Born in Chiaravalle in the Province of Ancona in 1870, Maria Montessori was the first lady doctor in Italy, having graduated from the Faculty of Medicine at the University of Rome in 1896. Through her medical practice, Dr. Montessori came in direct contact with young children and began to study their development. Her intensive study led her to realize that the interaction between the child and his environment led to the construction of the child’s personality.
Her approach to education originated from her own background in the sciences, and her thoroughness of study based on an observation of children from different backgrounds in several countries around the world led her to spot the universality of the laws of human development.
The Montessori Approach
- Children are to be respected as different from adults and as individuals who differ from each other.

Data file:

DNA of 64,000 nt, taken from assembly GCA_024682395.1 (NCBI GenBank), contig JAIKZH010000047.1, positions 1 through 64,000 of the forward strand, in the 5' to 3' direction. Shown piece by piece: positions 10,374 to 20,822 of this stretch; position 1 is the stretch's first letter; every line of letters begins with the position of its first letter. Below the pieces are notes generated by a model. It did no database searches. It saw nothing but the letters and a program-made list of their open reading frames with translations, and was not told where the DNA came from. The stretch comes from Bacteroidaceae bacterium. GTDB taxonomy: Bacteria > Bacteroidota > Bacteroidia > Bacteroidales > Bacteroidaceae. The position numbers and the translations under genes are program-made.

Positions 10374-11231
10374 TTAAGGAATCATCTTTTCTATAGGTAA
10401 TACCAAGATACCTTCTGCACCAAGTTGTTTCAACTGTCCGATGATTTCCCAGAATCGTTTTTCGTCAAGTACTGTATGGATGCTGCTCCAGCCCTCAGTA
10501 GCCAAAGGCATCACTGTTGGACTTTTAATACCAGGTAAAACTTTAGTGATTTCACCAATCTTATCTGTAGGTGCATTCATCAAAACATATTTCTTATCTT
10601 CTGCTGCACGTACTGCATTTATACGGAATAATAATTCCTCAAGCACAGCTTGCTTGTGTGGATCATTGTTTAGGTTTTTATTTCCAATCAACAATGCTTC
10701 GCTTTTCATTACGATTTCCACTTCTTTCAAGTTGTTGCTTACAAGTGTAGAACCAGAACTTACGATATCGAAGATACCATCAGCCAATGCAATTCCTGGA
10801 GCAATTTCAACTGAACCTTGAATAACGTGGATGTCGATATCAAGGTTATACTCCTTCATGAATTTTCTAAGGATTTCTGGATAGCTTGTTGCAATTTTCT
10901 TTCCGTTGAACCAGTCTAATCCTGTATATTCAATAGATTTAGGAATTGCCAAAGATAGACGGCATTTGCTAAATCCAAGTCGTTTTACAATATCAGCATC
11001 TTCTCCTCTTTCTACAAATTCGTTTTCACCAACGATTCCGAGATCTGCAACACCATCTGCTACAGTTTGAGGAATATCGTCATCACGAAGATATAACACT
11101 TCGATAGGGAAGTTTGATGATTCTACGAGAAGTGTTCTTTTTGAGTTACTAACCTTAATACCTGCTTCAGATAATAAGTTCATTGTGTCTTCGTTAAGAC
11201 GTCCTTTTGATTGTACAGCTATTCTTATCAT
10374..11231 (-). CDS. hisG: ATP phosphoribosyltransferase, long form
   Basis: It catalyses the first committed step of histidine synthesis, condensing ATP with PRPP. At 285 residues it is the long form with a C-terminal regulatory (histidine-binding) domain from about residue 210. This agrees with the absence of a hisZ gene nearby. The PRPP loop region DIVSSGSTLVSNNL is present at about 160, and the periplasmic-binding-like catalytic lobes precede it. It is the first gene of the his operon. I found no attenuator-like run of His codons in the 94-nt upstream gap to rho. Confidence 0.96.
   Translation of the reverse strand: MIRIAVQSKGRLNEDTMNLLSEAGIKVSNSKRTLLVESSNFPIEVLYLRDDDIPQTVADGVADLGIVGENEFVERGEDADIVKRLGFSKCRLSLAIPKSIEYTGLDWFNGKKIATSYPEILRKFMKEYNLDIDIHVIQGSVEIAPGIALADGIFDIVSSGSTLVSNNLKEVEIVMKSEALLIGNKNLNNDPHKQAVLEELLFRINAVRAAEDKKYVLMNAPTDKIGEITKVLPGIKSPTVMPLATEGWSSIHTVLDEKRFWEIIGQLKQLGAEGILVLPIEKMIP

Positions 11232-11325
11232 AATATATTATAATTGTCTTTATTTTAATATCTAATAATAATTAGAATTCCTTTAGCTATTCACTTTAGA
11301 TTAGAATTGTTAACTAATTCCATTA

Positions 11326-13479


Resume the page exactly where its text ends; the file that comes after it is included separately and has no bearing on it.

- The child possesses an unusual sensitivity and intellectual ability, unlike those of the adult, to absorb and learn from his environment, both in quality and quantity.
- The first six years of a child are the most important years of a child's growth when unconscious learning gradually emerges to the conscious level.
Method and Goals
Initiative and persistence:
Since her death, an interest in Dr. Montessori's methods have continued to spread throughout the world. Her message to those who emulated her was always to turn one's attention to the child, to "follow the child". It is because of this basic tenet, and the observation guidelines left by her, that Dr. Montessori's ideas will never become obsolete.
Many people, hearing of the high academic level reached by students in this system of education, miss the point and think that Montessori math manipulatives (as an example) is all there is to the Montessori method. It is easy to acquire materials and to take short courses to learn to use them, but the real value of Montessori takes long and thorough training for the adult.